IPv6 the New Y2K?

We’ve all heard the headlines. We’ve nearly depleted our supply of IPv4 addresses, and Internet Armageddon is just around the corner. We may run out of V4 addresses as early as the end of this year or early 2011. Well now there’s a bit of good news. IPv6 traffic has increased to a measurable one percent of all Internet traffic. That may not sound like a lot, but it represents significant growth in a short period of time. Arbor Networks registered IPv6 traffic at just .002 percent in 2008.

There is also a way to accelerate further growth, and it’s a trend that’s already started to gain traction. The major ISPs and content delivery providers have to get on board with the IPv6 transition. Our content delivery services at Limelight Networks are fully IPv6-enabled, and as a result, major content customers like Netflix are relying on us for IPv6 migrations. Comcast has also been aggressive, and is starting an IPv6 trial with customers next month.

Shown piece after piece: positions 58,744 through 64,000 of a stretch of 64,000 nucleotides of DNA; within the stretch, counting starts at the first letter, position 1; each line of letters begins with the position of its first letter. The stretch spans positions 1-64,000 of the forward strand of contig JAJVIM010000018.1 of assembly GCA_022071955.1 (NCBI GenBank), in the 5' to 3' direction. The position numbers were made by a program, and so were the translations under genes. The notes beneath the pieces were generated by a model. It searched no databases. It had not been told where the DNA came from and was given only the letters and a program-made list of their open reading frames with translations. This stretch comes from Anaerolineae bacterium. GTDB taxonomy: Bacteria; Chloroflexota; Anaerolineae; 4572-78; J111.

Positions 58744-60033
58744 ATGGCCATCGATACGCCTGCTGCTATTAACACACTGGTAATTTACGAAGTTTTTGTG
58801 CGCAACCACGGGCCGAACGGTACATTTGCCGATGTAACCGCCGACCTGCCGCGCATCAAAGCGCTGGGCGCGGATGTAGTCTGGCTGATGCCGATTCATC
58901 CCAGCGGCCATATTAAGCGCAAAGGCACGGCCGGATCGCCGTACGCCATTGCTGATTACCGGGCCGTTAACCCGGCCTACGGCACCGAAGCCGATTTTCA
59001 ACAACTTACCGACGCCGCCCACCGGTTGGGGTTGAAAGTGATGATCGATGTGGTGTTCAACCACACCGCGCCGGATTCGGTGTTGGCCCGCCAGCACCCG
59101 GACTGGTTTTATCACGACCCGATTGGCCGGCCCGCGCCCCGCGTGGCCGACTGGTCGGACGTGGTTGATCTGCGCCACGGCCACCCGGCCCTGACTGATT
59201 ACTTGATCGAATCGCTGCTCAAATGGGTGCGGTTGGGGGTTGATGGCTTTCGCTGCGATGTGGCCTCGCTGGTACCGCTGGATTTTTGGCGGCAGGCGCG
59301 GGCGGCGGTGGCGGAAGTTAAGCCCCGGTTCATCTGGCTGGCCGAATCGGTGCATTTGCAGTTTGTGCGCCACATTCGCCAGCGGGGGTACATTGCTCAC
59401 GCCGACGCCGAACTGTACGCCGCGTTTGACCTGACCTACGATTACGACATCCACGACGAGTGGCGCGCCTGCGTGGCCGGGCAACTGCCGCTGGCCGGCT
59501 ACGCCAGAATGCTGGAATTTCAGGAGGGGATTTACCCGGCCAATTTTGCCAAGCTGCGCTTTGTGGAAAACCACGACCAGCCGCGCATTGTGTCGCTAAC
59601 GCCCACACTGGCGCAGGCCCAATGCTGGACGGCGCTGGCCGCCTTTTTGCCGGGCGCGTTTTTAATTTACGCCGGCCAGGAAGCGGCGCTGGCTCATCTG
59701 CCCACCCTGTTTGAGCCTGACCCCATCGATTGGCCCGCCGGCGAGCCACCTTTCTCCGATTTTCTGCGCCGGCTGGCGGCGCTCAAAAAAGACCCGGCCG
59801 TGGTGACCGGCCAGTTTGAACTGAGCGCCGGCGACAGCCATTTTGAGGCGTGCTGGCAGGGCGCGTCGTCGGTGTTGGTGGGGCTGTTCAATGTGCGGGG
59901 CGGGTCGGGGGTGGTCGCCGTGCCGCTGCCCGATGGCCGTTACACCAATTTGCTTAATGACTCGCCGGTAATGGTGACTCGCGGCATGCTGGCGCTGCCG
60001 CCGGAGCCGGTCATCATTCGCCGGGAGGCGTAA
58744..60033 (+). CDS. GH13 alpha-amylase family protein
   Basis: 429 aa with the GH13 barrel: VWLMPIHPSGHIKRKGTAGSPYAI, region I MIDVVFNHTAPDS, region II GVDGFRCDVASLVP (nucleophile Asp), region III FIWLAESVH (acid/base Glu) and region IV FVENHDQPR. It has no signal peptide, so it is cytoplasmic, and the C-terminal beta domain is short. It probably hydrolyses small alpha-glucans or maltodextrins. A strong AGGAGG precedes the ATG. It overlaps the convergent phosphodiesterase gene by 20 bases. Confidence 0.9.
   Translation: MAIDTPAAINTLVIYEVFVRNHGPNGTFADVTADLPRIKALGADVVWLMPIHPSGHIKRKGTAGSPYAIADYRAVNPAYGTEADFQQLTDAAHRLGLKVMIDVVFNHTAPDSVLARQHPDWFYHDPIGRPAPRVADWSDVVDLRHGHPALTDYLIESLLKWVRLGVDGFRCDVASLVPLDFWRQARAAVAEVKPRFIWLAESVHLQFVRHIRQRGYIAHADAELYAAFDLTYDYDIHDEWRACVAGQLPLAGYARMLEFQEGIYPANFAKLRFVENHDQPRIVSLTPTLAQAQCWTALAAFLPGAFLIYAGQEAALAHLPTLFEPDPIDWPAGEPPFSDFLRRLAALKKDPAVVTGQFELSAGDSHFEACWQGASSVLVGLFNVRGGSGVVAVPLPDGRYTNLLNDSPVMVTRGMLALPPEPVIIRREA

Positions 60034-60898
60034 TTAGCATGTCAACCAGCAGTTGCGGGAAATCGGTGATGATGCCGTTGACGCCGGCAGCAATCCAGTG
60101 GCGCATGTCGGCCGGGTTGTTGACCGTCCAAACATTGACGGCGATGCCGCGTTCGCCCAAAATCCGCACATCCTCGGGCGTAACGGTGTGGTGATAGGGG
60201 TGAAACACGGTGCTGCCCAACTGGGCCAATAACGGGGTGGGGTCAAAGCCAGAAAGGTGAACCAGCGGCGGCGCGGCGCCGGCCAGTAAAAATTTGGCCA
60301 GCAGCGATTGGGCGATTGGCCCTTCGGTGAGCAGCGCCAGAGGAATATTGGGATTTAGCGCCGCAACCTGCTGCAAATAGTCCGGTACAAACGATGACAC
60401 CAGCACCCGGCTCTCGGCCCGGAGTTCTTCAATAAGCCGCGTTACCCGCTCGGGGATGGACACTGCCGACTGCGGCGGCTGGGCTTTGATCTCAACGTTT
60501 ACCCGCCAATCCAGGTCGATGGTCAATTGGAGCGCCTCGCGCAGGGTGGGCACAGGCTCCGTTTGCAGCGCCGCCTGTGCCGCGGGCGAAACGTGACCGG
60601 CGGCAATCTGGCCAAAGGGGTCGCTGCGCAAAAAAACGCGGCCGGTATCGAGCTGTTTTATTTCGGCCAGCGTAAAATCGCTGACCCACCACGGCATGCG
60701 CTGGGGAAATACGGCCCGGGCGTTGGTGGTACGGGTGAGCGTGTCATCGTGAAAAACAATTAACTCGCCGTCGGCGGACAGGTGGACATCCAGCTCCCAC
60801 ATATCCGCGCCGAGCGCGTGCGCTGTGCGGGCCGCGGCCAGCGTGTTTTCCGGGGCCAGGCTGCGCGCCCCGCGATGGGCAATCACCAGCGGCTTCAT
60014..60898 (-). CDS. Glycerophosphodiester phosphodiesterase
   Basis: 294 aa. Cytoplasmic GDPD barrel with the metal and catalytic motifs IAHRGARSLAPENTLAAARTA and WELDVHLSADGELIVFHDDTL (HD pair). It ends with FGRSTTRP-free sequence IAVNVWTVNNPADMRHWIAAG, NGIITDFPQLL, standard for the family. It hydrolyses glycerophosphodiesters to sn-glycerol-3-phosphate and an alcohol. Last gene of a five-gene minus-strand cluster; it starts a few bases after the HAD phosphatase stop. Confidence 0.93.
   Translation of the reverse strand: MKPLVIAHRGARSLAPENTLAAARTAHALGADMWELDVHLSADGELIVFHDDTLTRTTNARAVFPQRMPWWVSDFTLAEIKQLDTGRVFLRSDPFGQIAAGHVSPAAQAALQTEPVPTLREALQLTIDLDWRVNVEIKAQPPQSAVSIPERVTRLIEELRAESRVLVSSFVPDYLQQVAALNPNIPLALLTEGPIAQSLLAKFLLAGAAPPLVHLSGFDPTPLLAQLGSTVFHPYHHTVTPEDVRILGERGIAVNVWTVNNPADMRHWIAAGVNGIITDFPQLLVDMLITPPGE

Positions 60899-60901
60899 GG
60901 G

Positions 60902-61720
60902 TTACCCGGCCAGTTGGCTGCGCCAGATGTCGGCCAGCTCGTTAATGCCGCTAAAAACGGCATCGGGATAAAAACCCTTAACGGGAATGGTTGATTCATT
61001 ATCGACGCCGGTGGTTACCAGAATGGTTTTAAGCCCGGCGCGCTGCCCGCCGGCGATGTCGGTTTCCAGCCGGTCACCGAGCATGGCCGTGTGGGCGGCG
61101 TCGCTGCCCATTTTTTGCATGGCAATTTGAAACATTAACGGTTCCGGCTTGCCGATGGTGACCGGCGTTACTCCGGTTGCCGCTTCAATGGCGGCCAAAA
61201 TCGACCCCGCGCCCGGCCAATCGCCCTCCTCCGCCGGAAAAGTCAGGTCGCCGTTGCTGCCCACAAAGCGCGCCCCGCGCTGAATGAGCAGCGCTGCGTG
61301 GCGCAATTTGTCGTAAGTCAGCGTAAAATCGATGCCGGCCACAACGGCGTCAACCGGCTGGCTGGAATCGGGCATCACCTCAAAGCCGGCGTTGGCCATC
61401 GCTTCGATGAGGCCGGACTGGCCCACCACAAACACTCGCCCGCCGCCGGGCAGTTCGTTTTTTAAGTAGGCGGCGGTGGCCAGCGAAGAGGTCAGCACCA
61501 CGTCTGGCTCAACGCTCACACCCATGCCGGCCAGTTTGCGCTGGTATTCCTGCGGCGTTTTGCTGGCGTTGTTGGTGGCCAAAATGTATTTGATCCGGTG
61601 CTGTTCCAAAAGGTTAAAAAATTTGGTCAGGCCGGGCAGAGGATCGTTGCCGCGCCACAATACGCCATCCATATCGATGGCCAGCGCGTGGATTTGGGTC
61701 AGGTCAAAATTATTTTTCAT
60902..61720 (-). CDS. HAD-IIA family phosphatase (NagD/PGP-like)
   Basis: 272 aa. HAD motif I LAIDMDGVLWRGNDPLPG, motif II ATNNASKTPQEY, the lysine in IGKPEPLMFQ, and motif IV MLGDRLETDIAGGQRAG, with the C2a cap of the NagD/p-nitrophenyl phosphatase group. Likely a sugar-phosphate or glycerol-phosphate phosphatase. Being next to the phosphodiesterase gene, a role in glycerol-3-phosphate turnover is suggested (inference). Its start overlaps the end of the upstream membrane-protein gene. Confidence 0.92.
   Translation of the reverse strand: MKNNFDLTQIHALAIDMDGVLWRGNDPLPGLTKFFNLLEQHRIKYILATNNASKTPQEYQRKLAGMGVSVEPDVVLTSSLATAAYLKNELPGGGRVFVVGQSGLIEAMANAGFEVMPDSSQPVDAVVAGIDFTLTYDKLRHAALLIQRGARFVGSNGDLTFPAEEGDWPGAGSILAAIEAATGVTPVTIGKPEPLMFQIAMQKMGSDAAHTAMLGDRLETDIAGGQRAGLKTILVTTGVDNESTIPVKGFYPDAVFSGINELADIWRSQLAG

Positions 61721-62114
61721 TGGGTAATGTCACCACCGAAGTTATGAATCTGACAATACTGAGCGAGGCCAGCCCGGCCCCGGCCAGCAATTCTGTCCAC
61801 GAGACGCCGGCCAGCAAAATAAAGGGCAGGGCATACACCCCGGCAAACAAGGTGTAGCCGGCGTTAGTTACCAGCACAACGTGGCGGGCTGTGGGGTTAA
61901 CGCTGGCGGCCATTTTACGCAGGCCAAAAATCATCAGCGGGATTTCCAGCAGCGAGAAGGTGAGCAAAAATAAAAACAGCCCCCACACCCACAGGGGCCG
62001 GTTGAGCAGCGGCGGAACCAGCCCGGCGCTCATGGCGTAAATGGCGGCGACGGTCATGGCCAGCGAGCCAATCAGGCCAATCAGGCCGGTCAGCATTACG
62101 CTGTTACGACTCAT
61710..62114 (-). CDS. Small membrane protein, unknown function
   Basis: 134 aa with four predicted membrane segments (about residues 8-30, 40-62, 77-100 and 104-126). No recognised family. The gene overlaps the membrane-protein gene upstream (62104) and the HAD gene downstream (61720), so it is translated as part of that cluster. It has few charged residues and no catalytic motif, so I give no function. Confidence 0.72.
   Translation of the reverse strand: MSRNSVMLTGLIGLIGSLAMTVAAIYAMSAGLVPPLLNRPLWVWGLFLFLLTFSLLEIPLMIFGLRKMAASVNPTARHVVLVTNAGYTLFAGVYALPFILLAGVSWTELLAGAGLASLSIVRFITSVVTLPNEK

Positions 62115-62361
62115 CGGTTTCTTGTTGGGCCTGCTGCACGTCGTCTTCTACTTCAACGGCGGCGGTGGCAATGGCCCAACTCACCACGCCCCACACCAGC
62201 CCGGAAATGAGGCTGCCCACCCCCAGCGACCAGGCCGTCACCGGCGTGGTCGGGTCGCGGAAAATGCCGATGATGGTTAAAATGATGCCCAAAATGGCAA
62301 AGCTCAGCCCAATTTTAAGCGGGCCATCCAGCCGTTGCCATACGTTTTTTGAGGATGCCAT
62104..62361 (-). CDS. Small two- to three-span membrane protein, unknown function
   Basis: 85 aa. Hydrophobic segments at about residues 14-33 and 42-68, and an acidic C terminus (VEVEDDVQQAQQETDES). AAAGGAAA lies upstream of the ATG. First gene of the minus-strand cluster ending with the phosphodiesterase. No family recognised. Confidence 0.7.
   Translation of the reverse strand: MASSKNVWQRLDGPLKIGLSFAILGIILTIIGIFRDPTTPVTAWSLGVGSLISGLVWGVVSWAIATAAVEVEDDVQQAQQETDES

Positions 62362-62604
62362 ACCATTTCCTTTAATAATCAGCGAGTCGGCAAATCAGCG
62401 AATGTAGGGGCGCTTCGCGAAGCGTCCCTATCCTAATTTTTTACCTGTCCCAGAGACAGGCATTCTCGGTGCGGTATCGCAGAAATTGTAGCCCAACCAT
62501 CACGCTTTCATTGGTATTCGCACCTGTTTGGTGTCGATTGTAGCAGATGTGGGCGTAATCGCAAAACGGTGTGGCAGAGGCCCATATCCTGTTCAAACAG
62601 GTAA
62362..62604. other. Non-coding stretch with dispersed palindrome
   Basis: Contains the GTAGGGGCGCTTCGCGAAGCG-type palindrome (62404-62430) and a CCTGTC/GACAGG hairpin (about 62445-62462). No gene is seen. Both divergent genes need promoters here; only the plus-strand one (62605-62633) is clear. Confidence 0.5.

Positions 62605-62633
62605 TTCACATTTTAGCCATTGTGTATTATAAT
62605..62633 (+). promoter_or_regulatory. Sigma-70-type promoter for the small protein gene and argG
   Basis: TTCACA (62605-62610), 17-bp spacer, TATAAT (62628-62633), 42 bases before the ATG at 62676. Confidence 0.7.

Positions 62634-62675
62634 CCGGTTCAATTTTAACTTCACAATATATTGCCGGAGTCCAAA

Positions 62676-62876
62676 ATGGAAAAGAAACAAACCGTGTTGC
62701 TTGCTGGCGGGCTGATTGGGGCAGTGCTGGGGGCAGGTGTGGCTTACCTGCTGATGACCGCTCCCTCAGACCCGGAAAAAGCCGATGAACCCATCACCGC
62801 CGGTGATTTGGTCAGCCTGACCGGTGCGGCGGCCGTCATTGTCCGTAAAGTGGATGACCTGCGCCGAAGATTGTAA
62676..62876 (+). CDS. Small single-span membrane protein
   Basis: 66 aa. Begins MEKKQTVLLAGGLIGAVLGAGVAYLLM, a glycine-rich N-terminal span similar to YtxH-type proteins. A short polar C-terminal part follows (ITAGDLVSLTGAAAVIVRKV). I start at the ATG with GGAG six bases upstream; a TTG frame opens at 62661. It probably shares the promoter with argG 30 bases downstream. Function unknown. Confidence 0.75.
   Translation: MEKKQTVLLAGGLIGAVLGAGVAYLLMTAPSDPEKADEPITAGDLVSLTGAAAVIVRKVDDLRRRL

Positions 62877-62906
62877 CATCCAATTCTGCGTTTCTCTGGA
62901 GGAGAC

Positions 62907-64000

It’s worth noting that IPv6 is not just an issue for ISPs and major content providers. For corporate America, there are two main challenges with the depletion of V4 addresses. First is address management, which grows increasingly complicated as you deal with limited address resources. That issue goes away with the ocean of V6 addresses available. Second is the challenge of making sure site content and applications don’t get broken in network address translation (NAT). As more NAT devices are put in place throughout the Internet, there are more possible points of failure for applications that require end-to-end transparency. Think e-commerce in particular.

We’re just scratching the service with IPv6 here, but we’ll continue to cover it in more depth in the coming months. Any specific questions, concerns? Drop a note in the comments section.

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